Franklin, June 25, 1875 – I have been acquainted with the bearer of this, Antonio Acus, for over a half century. When I first knew him he lived in the family of Gen. Andrew Jackson. He after this lived in my father’s family. A more honest, industrious, charitable and Christian man I never knew. I infer from his recollection of events that occurred during the Napoleonic war that he must be near to or quite ninety years of age. Antony deserves and needs and I have no doubt will meet with the kindest charity from all the people of the county, now that he is leaning far over the brim of the grave, and helpless.
June 16, 1876
Julia Weakley, wife of W. J. Weakley, died Edgefield, Tenn., June 15, 1876; funeral today.
June 17, 1876
On June 16, 1876, Rutherford B. Hayes was nominated as the presidential candidate for the Republican Party, in the November election; at Cincinnati, William A. Wheeler was nominated as vice-presidential candidate on this ticket.
June 18, 1876
Major Arthur Middleton Rutledge, a grandson of Edward Rutledge, a signer of the Declaration of Independence and brother-in-law of Francis B. Fogg, Nashville, died at Sewanee, Tenn., June 17, 1876. He was a graduate of West Point Military Academy and had been a captain of the First Tennessee Artillery, CSA. [Buried in old city cemetery, Nashville, June 20, 1876.]
June 19, 1876
June 20, 1876
William Joseph Griffin, son of Pat M. Griffin and wife, Nashville, died June 19, 1876; funeral today.
June 21, 1876
Edward C. Armes died Nashville, June 20, 1876 aged 19 years, 4 months and 6 days old [Feb. 4, 1867]; funeral today.
A memorial window in honor of F. C. Dunnington, dec., is St. Peter's Church, Columbia, Tenn., was recently installed.
June 22, 1876
Masonic funeral for Howell H. Huddleston to be held by fellow members of the Cumberland Masonic Lodge #8. Nashville, this evening. He was thrown from his horse on Monday and died from the injuries sustained June 21, 1876; formerly he was a merchant in Hickman Co., Tenn. but had lived in retirement on his farm on the Harding Pike a few miles from Nashville.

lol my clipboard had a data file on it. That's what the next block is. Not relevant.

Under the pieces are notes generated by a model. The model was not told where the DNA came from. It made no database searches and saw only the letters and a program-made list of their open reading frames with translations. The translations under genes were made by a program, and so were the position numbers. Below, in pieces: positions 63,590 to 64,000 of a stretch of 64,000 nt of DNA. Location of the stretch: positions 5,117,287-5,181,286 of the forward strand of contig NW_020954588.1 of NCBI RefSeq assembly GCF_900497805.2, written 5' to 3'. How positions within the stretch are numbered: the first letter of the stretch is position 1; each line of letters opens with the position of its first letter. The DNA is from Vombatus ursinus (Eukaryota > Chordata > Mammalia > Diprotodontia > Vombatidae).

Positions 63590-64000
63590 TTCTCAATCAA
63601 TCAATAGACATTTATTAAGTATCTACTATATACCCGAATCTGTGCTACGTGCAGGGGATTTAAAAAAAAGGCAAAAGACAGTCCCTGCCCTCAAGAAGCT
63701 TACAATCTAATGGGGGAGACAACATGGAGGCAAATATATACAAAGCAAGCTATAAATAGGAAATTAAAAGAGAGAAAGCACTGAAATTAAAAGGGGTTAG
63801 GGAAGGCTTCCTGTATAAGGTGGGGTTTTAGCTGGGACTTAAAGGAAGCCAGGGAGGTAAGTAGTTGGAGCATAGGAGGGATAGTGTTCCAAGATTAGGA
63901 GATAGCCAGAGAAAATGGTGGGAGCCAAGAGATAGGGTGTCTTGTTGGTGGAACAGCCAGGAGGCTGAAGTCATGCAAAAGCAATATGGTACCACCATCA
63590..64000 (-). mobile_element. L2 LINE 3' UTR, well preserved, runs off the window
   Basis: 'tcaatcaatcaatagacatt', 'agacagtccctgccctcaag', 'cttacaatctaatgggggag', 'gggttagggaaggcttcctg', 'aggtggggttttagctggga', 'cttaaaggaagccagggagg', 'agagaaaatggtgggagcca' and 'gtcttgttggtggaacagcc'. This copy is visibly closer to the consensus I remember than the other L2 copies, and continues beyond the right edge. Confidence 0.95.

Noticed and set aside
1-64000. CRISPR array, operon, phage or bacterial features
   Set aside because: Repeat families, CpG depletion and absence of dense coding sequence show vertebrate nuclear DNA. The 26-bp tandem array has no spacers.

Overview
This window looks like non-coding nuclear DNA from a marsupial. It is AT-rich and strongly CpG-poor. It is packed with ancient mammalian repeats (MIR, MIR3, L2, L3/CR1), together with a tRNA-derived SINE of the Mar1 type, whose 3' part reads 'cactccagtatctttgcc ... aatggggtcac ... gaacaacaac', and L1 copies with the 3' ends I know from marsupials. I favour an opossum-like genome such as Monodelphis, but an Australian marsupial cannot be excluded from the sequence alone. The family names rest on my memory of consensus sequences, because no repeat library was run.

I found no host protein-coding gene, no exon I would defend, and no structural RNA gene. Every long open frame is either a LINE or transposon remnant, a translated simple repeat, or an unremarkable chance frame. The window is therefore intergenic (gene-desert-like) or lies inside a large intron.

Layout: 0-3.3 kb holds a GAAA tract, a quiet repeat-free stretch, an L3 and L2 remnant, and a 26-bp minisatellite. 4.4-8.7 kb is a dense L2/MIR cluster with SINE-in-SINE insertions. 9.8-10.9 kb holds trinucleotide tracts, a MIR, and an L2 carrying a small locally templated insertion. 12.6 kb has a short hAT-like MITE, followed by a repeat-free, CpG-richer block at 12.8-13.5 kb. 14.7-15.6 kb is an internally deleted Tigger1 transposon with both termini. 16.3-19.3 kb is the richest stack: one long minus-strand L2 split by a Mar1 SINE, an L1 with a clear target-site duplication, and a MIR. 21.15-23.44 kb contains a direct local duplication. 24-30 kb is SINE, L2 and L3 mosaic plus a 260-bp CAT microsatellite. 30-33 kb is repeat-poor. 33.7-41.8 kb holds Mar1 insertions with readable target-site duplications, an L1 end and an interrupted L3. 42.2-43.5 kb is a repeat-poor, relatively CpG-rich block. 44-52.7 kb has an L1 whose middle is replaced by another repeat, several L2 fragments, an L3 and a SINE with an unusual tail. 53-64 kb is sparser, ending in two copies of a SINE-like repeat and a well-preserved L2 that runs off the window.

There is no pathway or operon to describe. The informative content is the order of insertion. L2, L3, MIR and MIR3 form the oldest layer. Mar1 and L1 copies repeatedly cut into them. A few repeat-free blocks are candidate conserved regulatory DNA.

Sarah M. Turner, wife of M. C. McDonell, died Edgefield, June 21, 1876; funeral today.
Mary Nolan, wife of J. H. Nolan, died June 21, 1876 in the 40th year of her age; funeral today.
Caroline Johnston widow of John Johnston, died Columbia, Tenn., June 20, 1876; burial in
Mt. Olivet Cemetery, Nashville.
James Rossie McCauley, son of Littleton and Clara McCauley, black, died June 21, 1876 aged 2 years; funeral today.
June 23, 1876
Lillie Harrison, daughter of Rev. William P. Harrison, formerly pastor of St. Luke's Methodist Church, Nashville, now of First Methodist Church, Atlanta, committed suicide by jumping into the Chattahoochee River at Columbus, Georgia a few days ago.
Oscar F. A. Dickens, son of A. H. and M. Dickens, died June 22, 1876 aged 11 months; funeral today.
Julian Peyton, grandson of Balie Peyton and Governor Trousdale was buried in Gallatin, Tenn., June 22, 1876.
The oldest postmaster in the United States, Daniel Curtis, died a few days ago at his home in North Dorset, Vermont, aged 87 years; he had been appointed to the position by President Andrew Jackson. [The historian's office, U. S. Postal Service, informed the compiler that Curtis was appointed postmaster at No. Dorset, April 2, 1845 and that he served into June of 1876.]
June 24, 1876
The remains of Charles Plummer will be removed from the vault and buried in Mt. Olivet Cemetery tomorrow.
Robert Howell McBride, son of W. H. and Sallie E. McBride, Nashville, died June 23, 1876, aged
10 months, 17 days.
June 25, 1876
A fire in Jackson, Tennessee, June 24, 1876, destroyed a block of buildings on Lafayette Street, bounded by College Street, Center Alley and Market Street [later Highland Ave.]. The total amount of property destroyed was valued at $105, 500. The account of this fire, as reported in THE JACKSON SUN, June 30, 1876, page 3:
The Fire at Jackson.
“Memphis June 24 ---A fire last Wednesday at Jackson, Tennessee, destroyed a block of buildings on Lafayette Street, bounded by College Street, Center alley, and market street. The principal sufferers are Gaff & May, Riveries’s stove and tinware store, the Dispatch printing office, Smith A Caldwell's grocery store, and T. J. Frie’s dry goods store. Loss, $105,000, Insurance $81,000.”